Using Untinted Milk Paint Base

I am an official Old Fashioned Milk Paint Brand Blogger and an authorized retailer of their products. Although I do sometimes receive product in exchange for posts, this time I used mostly products I paid for. I carry untinted milk paint base in my Tucson, AZ shop, Riveted.

Old Fashioned Milk Paint is one of those creative products that are fun to play with. For ultimate satisfaction, it is important to be able to “go with the flow” and let the product do what it wants to without too much of a preconceived notion of how it will turn out.  One of the ways to extend the creativity, is to literally make your own colors using powdered pigments in OFMP’s untinted milk paint base.

I purchased a few pigment colors from Earth Pigments and my untinted Milk Paint Base from Old Fashioned Milk Paint Company. It is recommended to add 10-15% pigment to base by volume for the kind of pigment I used. (Purple Violet is a primary pigment) OFMP untinted milk paint base on scale

Using a little kitchen scale, I “zeroed out” the weight of my bowl. That is what that “Tare” button is for….

I measured out 40 grams of untinted milk paint base.


Then added 4 more grams of the Violet Purple pigment. No math. Phew. (this turned out to be a little pale so I added more purple)

Initially, I painted on a rough looking coat of Federal Blue Milk Paint, over the spray painted dresser. It was covered in a drippy metallic gray. I sanded just a little, to remove some of the drips. All of my subsequent paint layers are painted like this. Not solid coverage, but layers and missed spots. The perfect technique for imperfection!


I did not use Extra Bond on this project as I wanted some chipping and my initial tests showed the milk paint was adhering to the spray paint pretty well. (This test can be deceptive. One coat of Milk Paint is likely to stick. It is the 2-4 extra coats that are more likely to pull off down to the spray paint…we learn this later)


My first layer of custom tint is in the photo above. It was more pink than purple. I added more pigment to the untinted Milk Paint base and kept going.


untinted milk paint base with encausticEventually, I got here. Some chippiness was happening. It is hard to photo, but some of the pink/purple paint had a translucent, milky quality to it that I suspect means I could have added more pigment to the untinted milk paint base. But I liked the effect. I clear waxed the dresser with DaddyVan‘s wax  and then added some white wax especially over chips to accent the chip and mitigate the metallic spray paint color. (The white wax was something I got on clearance somewhere. It was too thick and I was not impressed. Next time I am just adding some white paint to DaddyVan’s yummy wax and seeing how that works)  The missing hardware was tough to find. Only 2″ on center (meaning, the holes were 2″ apart) that is an older size and I was glad to find something neither too modern  nor too fancy at D. Lawless Hardware for a good price. I spray painted the hardware with a copper and a rust color in short bursts and then added some thinned out white paint glaze to make it feel patinated like the dresser. If some brass shows later, that is ok.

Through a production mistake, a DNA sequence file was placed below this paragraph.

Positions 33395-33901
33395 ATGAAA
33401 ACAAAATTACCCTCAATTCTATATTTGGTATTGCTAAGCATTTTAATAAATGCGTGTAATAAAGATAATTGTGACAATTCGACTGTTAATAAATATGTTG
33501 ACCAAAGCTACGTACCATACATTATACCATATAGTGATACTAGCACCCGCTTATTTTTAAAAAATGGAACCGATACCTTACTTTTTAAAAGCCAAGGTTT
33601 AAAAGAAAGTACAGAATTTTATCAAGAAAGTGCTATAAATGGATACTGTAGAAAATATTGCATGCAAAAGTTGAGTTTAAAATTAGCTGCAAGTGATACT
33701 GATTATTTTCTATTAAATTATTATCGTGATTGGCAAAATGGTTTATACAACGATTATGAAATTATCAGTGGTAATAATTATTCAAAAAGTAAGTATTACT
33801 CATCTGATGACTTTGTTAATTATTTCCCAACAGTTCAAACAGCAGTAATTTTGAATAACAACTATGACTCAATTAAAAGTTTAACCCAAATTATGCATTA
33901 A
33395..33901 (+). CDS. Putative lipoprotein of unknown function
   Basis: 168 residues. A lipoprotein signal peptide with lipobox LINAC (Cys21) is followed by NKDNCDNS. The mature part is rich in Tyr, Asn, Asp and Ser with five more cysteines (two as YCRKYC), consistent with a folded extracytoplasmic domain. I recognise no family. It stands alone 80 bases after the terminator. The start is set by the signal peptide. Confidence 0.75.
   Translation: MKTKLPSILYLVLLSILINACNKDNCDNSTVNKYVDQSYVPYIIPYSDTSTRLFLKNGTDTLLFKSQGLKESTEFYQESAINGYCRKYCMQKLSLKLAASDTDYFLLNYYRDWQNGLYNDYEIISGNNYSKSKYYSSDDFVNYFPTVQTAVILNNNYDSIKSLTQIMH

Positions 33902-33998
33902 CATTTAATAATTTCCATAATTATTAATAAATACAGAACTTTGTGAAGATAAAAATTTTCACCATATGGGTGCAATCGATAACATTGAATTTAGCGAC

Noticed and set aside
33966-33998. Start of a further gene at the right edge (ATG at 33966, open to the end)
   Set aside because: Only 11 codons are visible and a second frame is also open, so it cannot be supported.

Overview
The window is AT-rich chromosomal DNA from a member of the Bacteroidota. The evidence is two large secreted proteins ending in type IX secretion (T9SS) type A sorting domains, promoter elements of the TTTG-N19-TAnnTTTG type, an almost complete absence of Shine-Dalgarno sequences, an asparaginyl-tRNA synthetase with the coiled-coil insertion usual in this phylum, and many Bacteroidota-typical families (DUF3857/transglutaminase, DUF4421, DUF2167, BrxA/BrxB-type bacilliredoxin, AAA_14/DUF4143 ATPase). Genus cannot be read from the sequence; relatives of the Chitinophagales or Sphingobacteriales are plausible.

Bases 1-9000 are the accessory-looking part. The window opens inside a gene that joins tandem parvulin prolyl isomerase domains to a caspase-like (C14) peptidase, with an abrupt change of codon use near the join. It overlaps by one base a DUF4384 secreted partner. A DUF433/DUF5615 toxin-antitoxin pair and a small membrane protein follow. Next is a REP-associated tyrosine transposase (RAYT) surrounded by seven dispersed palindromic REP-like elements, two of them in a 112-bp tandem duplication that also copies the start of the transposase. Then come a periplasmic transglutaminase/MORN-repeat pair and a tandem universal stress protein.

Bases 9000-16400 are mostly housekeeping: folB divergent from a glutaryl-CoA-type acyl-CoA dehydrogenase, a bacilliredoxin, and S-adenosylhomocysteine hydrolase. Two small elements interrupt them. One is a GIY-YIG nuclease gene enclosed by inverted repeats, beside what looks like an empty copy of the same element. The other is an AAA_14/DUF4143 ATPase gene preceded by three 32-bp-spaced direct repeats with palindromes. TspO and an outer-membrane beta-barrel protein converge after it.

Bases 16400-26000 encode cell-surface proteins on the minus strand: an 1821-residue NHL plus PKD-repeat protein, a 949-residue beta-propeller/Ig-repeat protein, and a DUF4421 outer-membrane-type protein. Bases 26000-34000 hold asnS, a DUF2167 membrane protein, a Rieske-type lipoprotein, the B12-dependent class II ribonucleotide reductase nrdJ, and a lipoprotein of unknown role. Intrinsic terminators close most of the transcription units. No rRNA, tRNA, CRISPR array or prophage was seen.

Above is another close up to try to show the texture that happened. Any greenish tint really isn’t there, but is the metallic gray coming through.

Even more fun was had in styling the dresser lots of different ways!  The heavy wax finish feels so buttery and yummy. The style two photos above is paired with an encaustic painting, which is a technique of applying paint mixed with wax on canvas or art board. I liked letting the purple color feel modern and artistic with the geometric shaped pieces.


I lined the drawers with a watercolor style paper. THAT was extra challenging with the curvy drawer front! Then I got to play with accessories that matched the colors inside! A bit of a Mid Century modern feel this time. The traditional 50’s dresser feels transformed! (There is even a leather top under there somewhere. No problem with adhesion, luckily)


How about a more trendy vignette? Recycled African glass beads have a similar variated feel. An airplant resting in a glazed bowl paired with a big Agave painting and a quartz slab feel natural and a little Bohemian. Still colorful, but not assertive.


Not sure WHAT to call this style! I collect hands and they often make their way into my displays. And the little painting I just got from Annotated Audrey Art. So of course, I had to play with the colors.


This Monet style painting feels almost made to go with the dresser. Soft and elegant. The airplant is now elevated on a brass pedestal and a matte glaze aqua pitcher adds a little bit of a hard edge.  I like that all of these looks are grown up even though the dresser is purple. All would work beautifully in many rooms in your home. And the color need not define the style into something cute. But it could certainly do cute too. Which one is your favorite? Can you picture  purple drawers in your house?

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